Benedikt Emanuel Wirth, Claus-Christian Carbon
Despite extensive research on unfamiliar face matching, little is known about factors that might affect matching performance in real-life scenarios. We conducted 2 experiments to investigate the effects of several such factors on unfamiliar face-matching performance in a passport-check scenario. In Experiment 1, we assessed the effect of professional experience on passport-matching performance. The matching performance of 96 German Federal Police officers working at Munich Airport was compared with that of 48 novices without specific face-matching experience...
April 3, 2017: Journal of Experimental Psychology. Applied
https://www.readbyqxmd.com/read/28358548/does-retrieval-practice-enhance-learning-and-transfer-relative-to-restudy-for-term-definition-facts
#12
Steven C Pan, Timothy C Rickard
In many pedagogical contexts, term-definition facts that link a concept term (e.g., "vision") with its corresponding definition (e.g., "the ability to see") are learned. Does retrieval practice involving retrieval of the term (given the definition) or the definition (given the term) enhance subsequent recall, relative to restudy of the entire fact? Moreover, does any benefit of retrieval practice for the term transfer to later recall of the definition, or vice versa? We addressed those questions in 4 experiments...
March 30, 2017: Journal of Experimental Psychology. Applied
https://www.readbyqxmd.com/read/28333482/the-forward-testing-effect-on-self-regulated-study-time-allocation-and-metamemory-monitoring
#13
Chunliang Yang, Rosalind Potts, David R Shanks
The forward testing effect describes the finding that testing of previously studied information potentiates learning and retention of new information. Here we asked whether interim testing boosts self-regulated study time allocation when learning new information and explored its effect on metamemory monitoring. Participants had unlimited time to study five lists of Euskara-English word pairs (Experiment 1) or four lists of face-name pairs (Experiment 2). In a no interim test group, which was only tested on the final list, study time decreased across successive lists...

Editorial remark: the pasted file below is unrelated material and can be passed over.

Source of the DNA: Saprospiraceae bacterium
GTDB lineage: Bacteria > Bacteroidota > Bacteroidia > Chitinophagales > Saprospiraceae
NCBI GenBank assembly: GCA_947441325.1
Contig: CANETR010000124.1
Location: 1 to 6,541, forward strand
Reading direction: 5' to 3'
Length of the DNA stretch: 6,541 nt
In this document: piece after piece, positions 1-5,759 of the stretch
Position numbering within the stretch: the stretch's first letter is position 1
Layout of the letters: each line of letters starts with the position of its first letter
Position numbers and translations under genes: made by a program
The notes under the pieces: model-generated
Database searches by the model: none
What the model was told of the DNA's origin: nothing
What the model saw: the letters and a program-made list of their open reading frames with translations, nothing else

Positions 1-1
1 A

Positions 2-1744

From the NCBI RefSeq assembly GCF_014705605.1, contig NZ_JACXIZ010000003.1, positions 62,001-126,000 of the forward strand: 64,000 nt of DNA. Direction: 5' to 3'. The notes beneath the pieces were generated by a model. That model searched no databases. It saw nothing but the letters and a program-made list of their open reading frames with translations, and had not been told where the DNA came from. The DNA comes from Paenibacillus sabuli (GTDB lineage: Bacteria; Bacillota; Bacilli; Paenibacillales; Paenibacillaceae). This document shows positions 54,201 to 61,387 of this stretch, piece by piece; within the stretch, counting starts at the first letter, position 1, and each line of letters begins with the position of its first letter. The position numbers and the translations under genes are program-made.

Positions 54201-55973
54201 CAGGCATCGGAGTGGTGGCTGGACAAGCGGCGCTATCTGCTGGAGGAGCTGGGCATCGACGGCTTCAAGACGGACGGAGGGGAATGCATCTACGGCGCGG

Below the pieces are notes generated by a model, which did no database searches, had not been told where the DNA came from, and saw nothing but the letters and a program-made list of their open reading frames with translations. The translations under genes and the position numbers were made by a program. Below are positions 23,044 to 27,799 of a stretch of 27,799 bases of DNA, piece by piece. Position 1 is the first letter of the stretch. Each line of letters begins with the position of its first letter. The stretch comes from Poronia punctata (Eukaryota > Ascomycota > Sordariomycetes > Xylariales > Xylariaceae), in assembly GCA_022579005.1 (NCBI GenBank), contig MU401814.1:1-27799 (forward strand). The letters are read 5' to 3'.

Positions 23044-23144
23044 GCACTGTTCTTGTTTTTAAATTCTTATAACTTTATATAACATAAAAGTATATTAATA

March 23, 2017: Journal of Experimental Psychology. Applied
https://www.readbyqxmd.com/read/28277691/timing-of-quizzes-during-learning-effects-on-motivation-and-retention
#14
Alice F Healy, Matt Jones, Lakshmi A Lalchandani, Lindsay Anderson Tack
This article investigates how the timing of quizzes given during learning impacts retention of studied material. We investigated the hypothesis that interspersing quizzes among study blocks increases student engagement, thus improving learning. Participants learned 8 artificial facts about each of 8 plant categories, with the categories blocked during learning. Quizzes about 4 of the 8 facts from each category occurred either immediately after studying the facts for that category (standard) or after studying the facts from all 8 categories (postponed)...
March 9, 2017: Journal of Experimental Psychology. Applied
https://www.readbyqxmd.com/read/28263647/forgetting-induced-speeding-can-prospective-memory-failure-account-for-drivers-exceeding-the-speed-limit
#15
Vanessa K Bowden, Troy A W Visser, Shayne Loft
It is generally assumed that drivers speed intentionally because of factors such as frustration with the speed limit or general impatience. The current study examined whether speeding following an interruption could be better explained by unintentional prospective memory (PM) failure. In these situations, interrupting drivers may create a PM task, with speeding the result of drivers forgetting their newly encoded intention to travel at a lower speed after interruption. Across 3 simulated driving experiments, corrected or uncorrected speeding in recently reduced speed zones (from 70 km/h to 40 km/h) increased on average from 8% when uninterrupted to 33% when interrupted...
March 6, 2017: Journal of Experimental Psychology. Applied
https://www.readbyqxmd.com/read/28287796/-multisensory-brand-search-how-the-meaning-of-sounds-guides-consumers-visual-attention-correction-to-knoeferle-et-al-2016
#16
(no author information available yet)